The last ability of the ring that we see is its ability to extend life. This power does not quite fit, as most people would associate living a longer life as a positive thing. A possible explanation lays in mistakes, and their consequences. In the world of kings and armies, saying the wrong thing to the wrong person, especially if true, might get you thrown in jail, or worse. The last ability of the ring represents a longer life lived by avoiding the consequences of your mistakes. Taking moral stances, accepting accountability for your actions, or challenging hypocrisy can all get your killed. However it is important to note that this long life feels “thin” as Bilbo remarks. Life extension through cowardice does not tend to sit well with most people.
Coming back to the modern world, what does the ring represent to us? What would grant us invisibility from consequences, extend our life, and become addictive over time? The answer is lies. Any lie, to another, or to yourself, gives you temporary invisibility. Any action you take can be lied about to gain you leave of responsibility. The drug addict, the thief, the vagabond; they all must lie to themselves and society to get by. The most depraved among the human race all live a life with part of their own story hidden to them.
Now we can answer the question of what Sauron would do with the ring. He would cast a web of lies over all Middle Earth. He would control the elves, the dwarves, and the men. The only law of the land would be power, his power. There would be no accountability of that power, no consequences except his whims, and above all, there would be no truth or rationality.
The story takes on new meaning when looked at this way. At the core, this is a story about humans at its root, even with all the fantastical creatures and races. Throughout the book, any of those forces could step in and help the humans against Mordor. An army of dwarves could have made things much easier. The elves help the most, but never throw their full strength into the fight. In fact many elves continue to leave Middle Earth as the conflict rages on. The eagles could massively help with transportation of the ring, but don’t. The book makes it abundantly clear that this is a human quest.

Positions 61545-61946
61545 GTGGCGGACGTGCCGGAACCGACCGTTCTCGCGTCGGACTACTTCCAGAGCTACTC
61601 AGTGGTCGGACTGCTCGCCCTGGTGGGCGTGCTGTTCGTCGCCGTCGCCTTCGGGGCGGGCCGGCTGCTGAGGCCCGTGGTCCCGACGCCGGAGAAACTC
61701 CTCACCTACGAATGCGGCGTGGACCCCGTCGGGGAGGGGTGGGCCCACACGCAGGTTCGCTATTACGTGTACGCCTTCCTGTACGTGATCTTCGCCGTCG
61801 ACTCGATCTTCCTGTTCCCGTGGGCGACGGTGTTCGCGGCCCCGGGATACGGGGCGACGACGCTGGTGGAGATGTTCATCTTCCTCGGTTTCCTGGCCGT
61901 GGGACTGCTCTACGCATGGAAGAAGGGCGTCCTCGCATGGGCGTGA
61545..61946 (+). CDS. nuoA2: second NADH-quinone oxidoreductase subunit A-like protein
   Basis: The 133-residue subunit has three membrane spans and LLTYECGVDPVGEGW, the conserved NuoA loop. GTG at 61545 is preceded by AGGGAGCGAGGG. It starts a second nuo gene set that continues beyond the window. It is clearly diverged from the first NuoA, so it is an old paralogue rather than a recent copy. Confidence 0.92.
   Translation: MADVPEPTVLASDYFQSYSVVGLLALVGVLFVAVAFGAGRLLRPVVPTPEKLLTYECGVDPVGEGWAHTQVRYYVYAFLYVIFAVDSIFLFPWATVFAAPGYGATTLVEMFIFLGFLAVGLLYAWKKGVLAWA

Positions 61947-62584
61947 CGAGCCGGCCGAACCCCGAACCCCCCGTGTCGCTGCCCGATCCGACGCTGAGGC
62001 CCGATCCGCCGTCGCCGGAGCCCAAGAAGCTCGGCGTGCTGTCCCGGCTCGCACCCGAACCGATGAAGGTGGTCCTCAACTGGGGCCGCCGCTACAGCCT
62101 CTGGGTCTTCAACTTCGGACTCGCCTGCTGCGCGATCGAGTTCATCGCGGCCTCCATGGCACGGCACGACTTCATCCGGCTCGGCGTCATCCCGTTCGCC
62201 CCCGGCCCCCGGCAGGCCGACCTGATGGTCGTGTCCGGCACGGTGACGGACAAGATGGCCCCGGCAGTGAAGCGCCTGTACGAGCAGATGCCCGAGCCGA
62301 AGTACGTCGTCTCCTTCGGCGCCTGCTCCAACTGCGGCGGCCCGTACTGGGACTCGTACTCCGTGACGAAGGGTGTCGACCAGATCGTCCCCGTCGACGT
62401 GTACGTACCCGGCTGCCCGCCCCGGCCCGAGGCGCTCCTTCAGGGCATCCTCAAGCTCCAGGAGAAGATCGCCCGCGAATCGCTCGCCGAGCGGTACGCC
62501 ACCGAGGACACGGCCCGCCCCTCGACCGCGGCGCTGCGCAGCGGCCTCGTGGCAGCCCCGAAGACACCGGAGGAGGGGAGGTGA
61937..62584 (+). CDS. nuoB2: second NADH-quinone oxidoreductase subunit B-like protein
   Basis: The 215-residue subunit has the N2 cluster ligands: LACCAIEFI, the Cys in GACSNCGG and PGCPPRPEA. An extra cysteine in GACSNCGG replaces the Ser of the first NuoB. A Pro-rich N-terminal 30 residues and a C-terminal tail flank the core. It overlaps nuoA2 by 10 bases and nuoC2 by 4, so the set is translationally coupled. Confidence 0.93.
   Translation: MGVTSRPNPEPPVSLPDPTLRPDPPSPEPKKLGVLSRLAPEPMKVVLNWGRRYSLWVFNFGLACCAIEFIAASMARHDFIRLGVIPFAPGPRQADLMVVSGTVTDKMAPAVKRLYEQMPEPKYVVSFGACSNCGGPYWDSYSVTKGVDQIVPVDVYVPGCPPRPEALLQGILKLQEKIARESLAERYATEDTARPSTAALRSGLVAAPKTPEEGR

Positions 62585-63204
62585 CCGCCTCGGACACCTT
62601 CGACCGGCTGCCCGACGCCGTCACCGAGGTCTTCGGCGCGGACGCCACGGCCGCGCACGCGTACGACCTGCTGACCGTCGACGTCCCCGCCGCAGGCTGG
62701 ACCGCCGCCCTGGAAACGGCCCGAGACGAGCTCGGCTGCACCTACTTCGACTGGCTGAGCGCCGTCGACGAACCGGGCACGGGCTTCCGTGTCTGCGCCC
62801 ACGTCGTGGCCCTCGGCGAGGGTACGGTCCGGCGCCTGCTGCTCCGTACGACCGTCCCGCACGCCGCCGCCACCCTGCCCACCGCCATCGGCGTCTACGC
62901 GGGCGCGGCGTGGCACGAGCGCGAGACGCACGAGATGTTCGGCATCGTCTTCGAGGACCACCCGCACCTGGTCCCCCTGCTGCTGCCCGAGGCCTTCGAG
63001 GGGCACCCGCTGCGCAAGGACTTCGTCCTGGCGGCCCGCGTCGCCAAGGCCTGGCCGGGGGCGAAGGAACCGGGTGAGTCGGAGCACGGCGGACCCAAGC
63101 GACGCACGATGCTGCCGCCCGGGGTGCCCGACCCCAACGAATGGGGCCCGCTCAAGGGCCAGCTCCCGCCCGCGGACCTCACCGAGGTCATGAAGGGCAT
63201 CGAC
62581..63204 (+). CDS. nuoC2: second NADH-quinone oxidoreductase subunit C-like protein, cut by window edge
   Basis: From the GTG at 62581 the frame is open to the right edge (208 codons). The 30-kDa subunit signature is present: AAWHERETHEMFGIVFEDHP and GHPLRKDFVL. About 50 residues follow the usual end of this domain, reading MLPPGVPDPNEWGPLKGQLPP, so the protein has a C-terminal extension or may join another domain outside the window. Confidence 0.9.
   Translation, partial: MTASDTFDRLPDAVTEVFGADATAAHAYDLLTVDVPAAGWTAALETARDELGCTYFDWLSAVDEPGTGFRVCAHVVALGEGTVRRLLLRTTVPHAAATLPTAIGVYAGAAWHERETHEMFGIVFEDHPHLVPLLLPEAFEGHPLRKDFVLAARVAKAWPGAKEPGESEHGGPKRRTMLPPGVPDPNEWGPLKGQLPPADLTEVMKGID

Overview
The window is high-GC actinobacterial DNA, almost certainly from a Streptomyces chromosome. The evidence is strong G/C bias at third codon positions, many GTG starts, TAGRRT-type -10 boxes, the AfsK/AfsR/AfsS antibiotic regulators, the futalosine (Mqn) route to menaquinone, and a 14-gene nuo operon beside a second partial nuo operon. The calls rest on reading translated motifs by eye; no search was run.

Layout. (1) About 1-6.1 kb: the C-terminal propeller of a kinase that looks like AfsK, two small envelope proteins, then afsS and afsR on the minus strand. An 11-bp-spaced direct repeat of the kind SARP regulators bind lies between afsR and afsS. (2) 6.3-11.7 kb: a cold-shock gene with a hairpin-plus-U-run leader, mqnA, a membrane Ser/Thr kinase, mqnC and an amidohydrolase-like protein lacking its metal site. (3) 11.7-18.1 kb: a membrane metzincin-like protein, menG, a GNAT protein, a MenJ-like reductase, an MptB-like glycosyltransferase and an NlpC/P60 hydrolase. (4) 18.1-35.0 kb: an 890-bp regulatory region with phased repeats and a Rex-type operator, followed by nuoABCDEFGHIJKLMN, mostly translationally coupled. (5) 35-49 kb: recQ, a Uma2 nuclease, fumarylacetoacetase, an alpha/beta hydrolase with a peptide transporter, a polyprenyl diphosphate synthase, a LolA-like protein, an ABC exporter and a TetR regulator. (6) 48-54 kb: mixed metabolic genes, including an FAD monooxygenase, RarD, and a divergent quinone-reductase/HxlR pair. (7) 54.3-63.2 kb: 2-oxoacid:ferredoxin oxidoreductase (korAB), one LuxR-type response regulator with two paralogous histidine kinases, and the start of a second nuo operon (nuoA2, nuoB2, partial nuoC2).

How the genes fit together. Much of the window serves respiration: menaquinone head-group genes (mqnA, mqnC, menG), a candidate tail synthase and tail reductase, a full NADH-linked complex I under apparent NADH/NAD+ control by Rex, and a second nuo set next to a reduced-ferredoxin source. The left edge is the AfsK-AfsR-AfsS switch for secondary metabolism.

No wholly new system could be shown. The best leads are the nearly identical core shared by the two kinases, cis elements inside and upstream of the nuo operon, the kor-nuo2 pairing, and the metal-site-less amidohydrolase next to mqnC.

Frodo is given the ring to transport. Frodo is important because he is relatively immune to the ring. Above all, Frodo is innocent, and does not wish to gain power. Therefore the invisibility offered is only a means of escape, not self-gain. He is young, so a long life does not tempt him. His innocence protects him from the addictive quality that invisibility tantalizes with. He truly is the only one that can take the power of lies to destroy in Mount Doom. All others would hesitate or hold back.
After the ring is finally destroyed, the world moves on. The elves leave, along with Gandalf and many other figures of the past age. The world is left to humans. This represents the transition of humans from the world of the gods, demons, magic and war, to a world of rationality. Once the power of lies leaves the world, it becomes simpler. All the fantastic stories, the monumental energiesshifting around, pass away.
Humans, embracing their innocence, destroy irrationality to usher in a new age of reason. The ring of power tempts them as it travels to Mount Doom, but it eventually gets there. In the ring’s destruction, Gollum dies too. After a brief hope that he could become Sméagol once again, Gollum and his naked greed for power take over. At the end, even Frodo beings to lose his innocence and fall under the ring’s seduction. Gollum’s need to possess the ring at all costs is the only thing that destroys it. Evil is always wasteful, and self-destruction. You always hate what you lie to, eventually.
In our world, the ring of power is alive and well. Hiding facts and manipulating the truth can keep you in a position of power. Unreal demos named Terror, Risk, The Economy, and many others walk the earth. Speaking truth to power at work or in government will see you to the door, while keeping quiet will sustain you. An invisible, magical world of fiat, favors, debt, and contracts is more important than practical reality. Modern day wizards called politicians can magically transport goods and services from one place to another, enriching some while beggaring others.
Will you pick up the ring of power? It offers ease of stress and smooth sails. The ring tantalizes with what seems like a longer life. It will sustain you; keep you in a position that feels comfortable, and with minimal effort to boot. The ring will hide you from painful realities if that is your wish. You can ascribe events to randomness, chance, ill luck, or blame another. Unlike the fictional ring of power, the real ring is always there. You can always grasp it, and begin to manipulate reality, becoming a wizard. Will you give in?